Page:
Eglin and Tyndall Air Force bases set example in allowing some airmen to wear shorts

Jim Thompson
Northwest Florida Daily News

EGLIN AFB — In the Air Force, the definition of "big boy pants" is paradoxically growing to include short pants for some airmen, thanks in part to alternative uniforms first worn some months ago by units from Tyndall Air Force Base and Eglin Air Force Base.

The Air Force announced Tuesday that airmen in maintenance roles can, at their commanders' discretion, ditch their camouflage-patterned long trousers and wear shorts to work, within certain parameters.

Under interim Air Force guidance set to be published and become effective March 15, the shorts must be dark navy blue and must be "worn with the Air Force standard coyote brown T-shirt and uniform green or coyote brown socks with uniform boots," according to the public affairs office for the secretary of the Air Force.

There also will be other restrictions. Shorts will be authorized for wear only in "authorized maintenance areas" such as flight lines, hangars and loading docks, and only when high temperatures for a given day are forecast to be 80 degrees or higher.

In this photo from August of last year, Airman 1st Class Jaivon Bland, a 33rd Aircraft Maintenance Squadron F-35A Lightning II  crew chief, signals to a pilot during prelaunch procedures at Eglin Air Force Base. The 33rd AMXS last year introduced a shorts uniform to help combat hot weather conditions on the flight line.

Allowing maintenance airmen to wear shorts under certain conditions is among a number of uniform options that will be available to airmen as of March 15 as a result of direct feedback from airmen and the various Air Force commands.

“We appreciated the feedback we received from airmen and the opportunity to hear their concerns and ideas," Lt. Gen. Brian Kelly, Air Force deputy chief of staff for manpower, personnel, and services, said in a news release announcing the allowing of shorts and other changes. "Not all of the ideas fit within our standards or culture, but many do, and provided us an opportunity to provide options for our Airmen.”

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While navy blue shorts soon will be an Air Force-wide option for maintenance personnel in the specified locations and under the specified conditions, it won't mark the first time that maintenance personnel have worn shorts as part of their duty uniform.

Among the early adopters were airmen of the 33rd Aircraft Maintenance Squadron (AMXS), part of the 33rd Fighter Wing at Eglin. In a place where summertime temperatures can regularly flirt with triple digits, those air temperatures are augmented by asphalt and other surfaces reflecting that hot sunshine around maintenance personnel's work spaces.

Last year, about 300 airmen with the 33rd AMXS were issued a hot-weather short alternative uniform after other units across the Air Force, including maintenance personnel with the 96th Test Wing, Eglin host unit, also began exploring options for wearing shorts.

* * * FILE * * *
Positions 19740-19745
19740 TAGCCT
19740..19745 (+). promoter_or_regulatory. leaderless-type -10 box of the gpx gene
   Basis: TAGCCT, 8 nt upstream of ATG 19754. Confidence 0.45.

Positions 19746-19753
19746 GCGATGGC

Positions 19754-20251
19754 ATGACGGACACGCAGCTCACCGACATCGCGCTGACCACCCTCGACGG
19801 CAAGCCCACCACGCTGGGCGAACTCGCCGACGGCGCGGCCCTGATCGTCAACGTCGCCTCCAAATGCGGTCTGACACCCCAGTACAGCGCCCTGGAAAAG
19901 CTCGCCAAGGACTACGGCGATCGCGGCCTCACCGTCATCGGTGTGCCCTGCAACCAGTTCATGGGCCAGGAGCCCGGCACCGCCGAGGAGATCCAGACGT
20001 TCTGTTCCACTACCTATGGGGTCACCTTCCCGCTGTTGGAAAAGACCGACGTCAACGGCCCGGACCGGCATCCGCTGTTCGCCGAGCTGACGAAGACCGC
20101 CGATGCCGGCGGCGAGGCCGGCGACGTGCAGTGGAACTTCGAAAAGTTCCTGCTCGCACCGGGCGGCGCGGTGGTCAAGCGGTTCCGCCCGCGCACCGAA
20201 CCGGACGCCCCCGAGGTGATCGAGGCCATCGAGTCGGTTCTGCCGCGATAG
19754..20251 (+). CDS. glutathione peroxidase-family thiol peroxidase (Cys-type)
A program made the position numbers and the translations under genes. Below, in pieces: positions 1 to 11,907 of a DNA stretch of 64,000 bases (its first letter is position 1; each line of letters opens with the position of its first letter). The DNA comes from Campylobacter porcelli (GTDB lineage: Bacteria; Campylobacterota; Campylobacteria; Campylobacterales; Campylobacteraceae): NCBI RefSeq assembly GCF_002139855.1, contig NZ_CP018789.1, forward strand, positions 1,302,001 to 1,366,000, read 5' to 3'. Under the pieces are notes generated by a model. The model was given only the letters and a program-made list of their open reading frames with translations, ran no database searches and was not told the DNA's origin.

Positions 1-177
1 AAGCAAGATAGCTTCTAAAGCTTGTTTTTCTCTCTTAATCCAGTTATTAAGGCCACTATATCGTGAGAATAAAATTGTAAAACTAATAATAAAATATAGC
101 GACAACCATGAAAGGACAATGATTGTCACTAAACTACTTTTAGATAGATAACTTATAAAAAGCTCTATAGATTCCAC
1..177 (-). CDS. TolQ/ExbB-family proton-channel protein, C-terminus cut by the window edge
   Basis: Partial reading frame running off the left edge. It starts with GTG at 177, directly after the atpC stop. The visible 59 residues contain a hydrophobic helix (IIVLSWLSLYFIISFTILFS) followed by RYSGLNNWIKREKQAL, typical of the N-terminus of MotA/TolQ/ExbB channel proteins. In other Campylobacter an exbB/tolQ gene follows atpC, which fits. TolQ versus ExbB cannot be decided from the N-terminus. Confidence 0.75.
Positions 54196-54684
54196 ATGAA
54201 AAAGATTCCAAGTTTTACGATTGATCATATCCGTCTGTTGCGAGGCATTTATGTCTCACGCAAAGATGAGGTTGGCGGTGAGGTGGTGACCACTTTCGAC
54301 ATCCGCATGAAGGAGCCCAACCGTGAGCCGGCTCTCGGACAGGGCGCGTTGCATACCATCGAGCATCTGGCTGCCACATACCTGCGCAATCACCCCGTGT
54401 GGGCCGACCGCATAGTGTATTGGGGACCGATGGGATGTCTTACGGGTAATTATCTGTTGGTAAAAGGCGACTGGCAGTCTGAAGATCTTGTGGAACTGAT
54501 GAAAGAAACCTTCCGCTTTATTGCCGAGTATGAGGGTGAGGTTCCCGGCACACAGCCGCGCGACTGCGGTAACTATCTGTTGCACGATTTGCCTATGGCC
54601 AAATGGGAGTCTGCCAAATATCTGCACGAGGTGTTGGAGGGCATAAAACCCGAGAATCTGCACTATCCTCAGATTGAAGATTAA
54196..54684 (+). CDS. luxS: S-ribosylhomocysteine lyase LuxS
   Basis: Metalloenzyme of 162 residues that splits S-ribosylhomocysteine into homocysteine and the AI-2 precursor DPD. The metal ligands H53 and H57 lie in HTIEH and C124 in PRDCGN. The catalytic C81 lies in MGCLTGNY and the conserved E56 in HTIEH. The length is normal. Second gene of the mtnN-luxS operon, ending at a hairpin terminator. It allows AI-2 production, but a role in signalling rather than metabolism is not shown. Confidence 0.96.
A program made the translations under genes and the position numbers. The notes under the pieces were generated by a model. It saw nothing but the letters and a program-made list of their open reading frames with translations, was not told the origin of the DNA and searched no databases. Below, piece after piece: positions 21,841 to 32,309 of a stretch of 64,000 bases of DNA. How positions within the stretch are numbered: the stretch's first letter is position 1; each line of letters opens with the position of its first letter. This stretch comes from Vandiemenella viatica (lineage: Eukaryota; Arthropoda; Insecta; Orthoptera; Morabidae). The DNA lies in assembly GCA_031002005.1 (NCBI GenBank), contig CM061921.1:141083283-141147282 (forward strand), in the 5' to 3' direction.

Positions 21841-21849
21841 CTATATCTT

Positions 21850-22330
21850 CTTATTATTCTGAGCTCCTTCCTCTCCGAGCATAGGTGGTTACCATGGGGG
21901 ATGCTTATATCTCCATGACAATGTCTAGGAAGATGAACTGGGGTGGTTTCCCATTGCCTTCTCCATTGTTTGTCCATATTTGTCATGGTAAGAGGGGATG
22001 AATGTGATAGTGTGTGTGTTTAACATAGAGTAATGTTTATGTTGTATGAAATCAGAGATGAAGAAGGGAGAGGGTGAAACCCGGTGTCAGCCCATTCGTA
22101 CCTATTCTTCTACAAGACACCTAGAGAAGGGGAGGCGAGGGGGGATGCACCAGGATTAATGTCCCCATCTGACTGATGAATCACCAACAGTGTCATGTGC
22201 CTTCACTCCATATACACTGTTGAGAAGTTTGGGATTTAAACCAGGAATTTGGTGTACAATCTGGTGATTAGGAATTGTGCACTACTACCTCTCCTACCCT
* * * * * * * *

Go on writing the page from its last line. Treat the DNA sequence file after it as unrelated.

According to a report from the 33rd Fighter Wing from September of last year, airmen were allowed to wear shorts from June through September, with leadership having the option of extending those dates based on weather conditions. At that time, shorts were issued only to flight line workers, according to the report.

It was, however, another area Air Force unit with which the idea for shorts on the flight line got its start. According to the September report from the 33rd Fighter Wing, flight line workers with the 95th Aircraft Maintenance Unit (AMU), part of the 325th Fighter Wing at Tyndall, were permitted to wear shorts while on deployment to Al Dhafra Air Base in the Middle East's United Arab Emirates.

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Average daily temperatures in Abu Dhabi, the Persian Gulf city where Al Dhafra Air Base is located, are above 100 degrees from May through September, and approach 110 degrees in July and August, according to data from the U.S. National Oceanic and Atmospheric Administration (NOAA).

After the Al Dhafra deployment, the 95th AMU sought out local guidance for wearing shorts at Tyndall, where average daily temperatures are in the 80s and often hit 90 degrees or above in July and August, according to NOAA data.

In other uniform options slated to begin March 15, Air Force and Space Force personnel will have more options for socks, glasses frames, cold-weather accessories and bags carried in uniform, according to Tuesday's announcement from the Air Force. Additionally, installation commanders can authorize the wearing of earpieces, headphones or wireless technology devices for their airmen while in uniform.

And more changes could be coming, the Air Force said in its Tuesday announcement, noting that "numerous other ideas" submitted by airmen and Air Force commands "are still under consideration."

The latest round of appearance-related changes to regulations comes a little more than a month after women in the Air Force were allowed to wear their hair in up to two braids or a single ponytail "with bulk not exceeding the width of the head and length not extending below a horizontal line running between the top of each sleeve inseam at the under arm through the shoulder blades."

That same set of changes now allows women's bangs to "touch their eyebrows, but not cover their eyes," according to a January announcement from the Air Force.